Finding them in the Scottish census.

Lately I’ve been reconstructing Fleming trees in the South Lanarkshire area of Scotland.  I love documenting all the connections and comparing my efforts to online trees and then working through our differences.

But today solving a puzzle, I discovered that transcriptions of the 1861 Scottish census at FindMyPast and Ancestry CAN BE VERY DIFFERENT and not just with their interpretation of  location names. 

  • In the 1861 census entry at for Andrew Fleming at Ancestry:
    Avondale Registration District and Avondale Civil Parish:
    Lambs Land, Back Road, Strathaven, Lanarkshire, Scotland
    At home on census night were
    Andrew Fleming / Head / Mar / 42 / Cotton Weaver / bn Lanarkshire, Strathaven
    Jane Fleming / Wife / Mar / 34 /  / bn Lanarkshire, Strathaven

Of course I could have gone straight to the census image at ScotlandsPeolple but at this stage, although I was also looking for two of older children, this entry seemed complete. Read more

Last 35 names added to the Fleming Honor Roll

In November 2018 the National Archives and Records Adminsistration (NARA) of the United States placed online the digital images of burial cards for their servicemen who died during World War I.

Significantly, they include casualties who are not recorded on the  American Battle Monuments Commission website. These men were sent home for re-burial in the United States. The cards make it possible to trace them and their families through other records.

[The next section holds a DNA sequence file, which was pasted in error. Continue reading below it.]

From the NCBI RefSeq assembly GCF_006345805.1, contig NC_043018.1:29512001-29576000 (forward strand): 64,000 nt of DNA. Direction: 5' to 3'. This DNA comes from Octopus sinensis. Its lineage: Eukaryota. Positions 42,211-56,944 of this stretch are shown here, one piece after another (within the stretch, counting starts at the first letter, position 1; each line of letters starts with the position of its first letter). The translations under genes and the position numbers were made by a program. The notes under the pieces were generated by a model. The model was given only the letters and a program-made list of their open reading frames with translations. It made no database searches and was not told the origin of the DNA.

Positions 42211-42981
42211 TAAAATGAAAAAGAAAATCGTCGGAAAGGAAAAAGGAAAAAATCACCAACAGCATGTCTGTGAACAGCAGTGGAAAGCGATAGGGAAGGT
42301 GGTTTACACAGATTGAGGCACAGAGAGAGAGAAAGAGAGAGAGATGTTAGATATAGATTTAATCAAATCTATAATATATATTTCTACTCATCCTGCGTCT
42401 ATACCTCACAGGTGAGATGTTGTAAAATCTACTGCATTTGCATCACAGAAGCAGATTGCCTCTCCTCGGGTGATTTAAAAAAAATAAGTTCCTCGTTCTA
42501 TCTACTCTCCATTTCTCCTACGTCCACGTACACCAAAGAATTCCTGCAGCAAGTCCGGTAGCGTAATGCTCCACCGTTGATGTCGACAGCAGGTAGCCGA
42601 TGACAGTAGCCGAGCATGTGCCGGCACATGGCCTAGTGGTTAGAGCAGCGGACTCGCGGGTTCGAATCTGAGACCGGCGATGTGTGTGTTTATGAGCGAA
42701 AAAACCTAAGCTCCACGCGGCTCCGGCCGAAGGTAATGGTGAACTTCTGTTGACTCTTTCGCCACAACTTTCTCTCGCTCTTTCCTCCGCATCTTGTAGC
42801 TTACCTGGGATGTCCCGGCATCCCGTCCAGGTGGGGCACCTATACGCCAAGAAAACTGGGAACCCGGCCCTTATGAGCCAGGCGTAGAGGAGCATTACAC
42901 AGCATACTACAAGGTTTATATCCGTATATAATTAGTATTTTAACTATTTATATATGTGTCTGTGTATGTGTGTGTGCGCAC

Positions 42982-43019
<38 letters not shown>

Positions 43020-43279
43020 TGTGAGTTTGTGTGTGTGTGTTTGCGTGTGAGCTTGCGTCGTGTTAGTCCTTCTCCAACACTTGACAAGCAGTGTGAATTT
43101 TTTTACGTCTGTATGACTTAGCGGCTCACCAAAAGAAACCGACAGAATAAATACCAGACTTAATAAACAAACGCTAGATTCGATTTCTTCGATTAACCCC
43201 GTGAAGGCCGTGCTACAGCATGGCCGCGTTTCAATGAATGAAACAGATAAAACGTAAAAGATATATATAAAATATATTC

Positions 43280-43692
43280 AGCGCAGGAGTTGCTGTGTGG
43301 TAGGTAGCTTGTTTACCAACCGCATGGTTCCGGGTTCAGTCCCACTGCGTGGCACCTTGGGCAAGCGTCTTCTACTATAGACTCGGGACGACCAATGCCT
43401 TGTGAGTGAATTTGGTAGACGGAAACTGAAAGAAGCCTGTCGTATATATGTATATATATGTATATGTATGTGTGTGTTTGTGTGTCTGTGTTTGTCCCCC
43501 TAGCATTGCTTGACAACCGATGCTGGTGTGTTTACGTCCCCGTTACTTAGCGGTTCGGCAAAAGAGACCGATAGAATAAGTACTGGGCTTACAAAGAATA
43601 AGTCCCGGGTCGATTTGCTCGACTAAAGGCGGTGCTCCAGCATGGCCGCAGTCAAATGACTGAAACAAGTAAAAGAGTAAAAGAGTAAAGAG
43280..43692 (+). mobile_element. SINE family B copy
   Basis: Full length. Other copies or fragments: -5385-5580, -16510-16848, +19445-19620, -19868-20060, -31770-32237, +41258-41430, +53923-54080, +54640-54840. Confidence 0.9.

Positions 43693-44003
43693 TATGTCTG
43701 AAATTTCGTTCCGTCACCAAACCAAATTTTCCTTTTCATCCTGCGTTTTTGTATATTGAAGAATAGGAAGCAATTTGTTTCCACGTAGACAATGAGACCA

Along with their name, rank, unit, service number and date of death are cause of death, next of kin and burial arrangements.  There were thirty five Fleming families who accepted the government’s offer to repatriate their son home for re-burial. The location of many of these graves is still unknown. You can see the list at and the updated map and chart at Read more

Women’s History Month

March in the United States is Women’s History Month and the theme for 2020 is “Valiant Women of the Vote” to honor “the brave women who fought to win suffrage rights for women, and for the women who continue to fight for the voting rights of others.”

White camelia, symbol of the suffragists. (image: Golladay, Wikimedia)

I got to thinking about New Zealand, the first country to grant all women over the age of 21 the right to vote. 
In 1893 as part of a continuing campaign the suffragists organised thirteen separate petitions to extend the vote or franchise to women. The largest was signed by 31,872 women nearly 25% of the European women in the country. Only one of these petitions survives and you can search here at Women and the Vote for more information and the database of surviving signatories (this includes a scan of each original signature). Read more